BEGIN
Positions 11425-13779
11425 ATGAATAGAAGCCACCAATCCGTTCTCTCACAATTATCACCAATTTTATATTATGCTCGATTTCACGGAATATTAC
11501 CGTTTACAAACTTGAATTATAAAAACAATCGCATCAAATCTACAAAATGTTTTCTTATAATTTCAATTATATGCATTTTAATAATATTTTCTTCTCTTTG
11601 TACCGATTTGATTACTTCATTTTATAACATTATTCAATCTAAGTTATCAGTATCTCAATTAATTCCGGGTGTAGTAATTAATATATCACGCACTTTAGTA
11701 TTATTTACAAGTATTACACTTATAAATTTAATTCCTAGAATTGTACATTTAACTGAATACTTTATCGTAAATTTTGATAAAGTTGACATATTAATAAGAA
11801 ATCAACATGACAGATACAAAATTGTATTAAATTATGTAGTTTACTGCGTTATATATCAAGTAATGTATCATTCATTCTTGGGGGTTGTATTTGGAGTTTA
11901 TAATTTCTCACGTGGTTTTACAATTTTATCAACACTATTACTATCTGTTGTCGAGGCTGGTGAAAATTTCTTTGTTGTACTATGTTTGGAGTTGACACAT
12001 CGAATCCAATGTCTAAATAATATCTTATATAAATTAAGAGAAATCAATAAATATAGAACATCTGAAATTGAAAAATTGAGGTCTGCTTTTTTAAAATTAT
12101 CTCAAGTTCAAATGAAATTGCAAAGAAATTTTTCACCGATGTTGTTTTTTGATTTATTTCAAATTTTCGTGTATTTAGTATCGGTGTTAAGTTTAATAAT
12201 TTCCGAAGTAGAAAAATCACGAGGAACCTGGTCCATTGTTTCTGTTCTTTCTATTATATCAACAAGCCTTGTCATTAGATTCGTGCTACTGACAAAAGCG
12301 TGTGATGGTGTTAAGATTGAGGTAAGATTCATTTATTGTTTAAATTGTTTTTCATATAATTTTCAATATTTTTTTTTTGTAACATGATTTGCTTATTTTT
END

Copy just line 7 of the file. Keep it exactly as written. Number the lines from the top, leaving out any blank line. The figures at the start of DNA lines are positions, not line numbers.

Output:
11901 TAATTTCTCACGTGGTTTTACAATTTTATCAACACTATTACTATCTGTTGTCGAGGCTGGTGAAAATTTCTTTGTTGTACTATGTTTGGAGTTGACACAT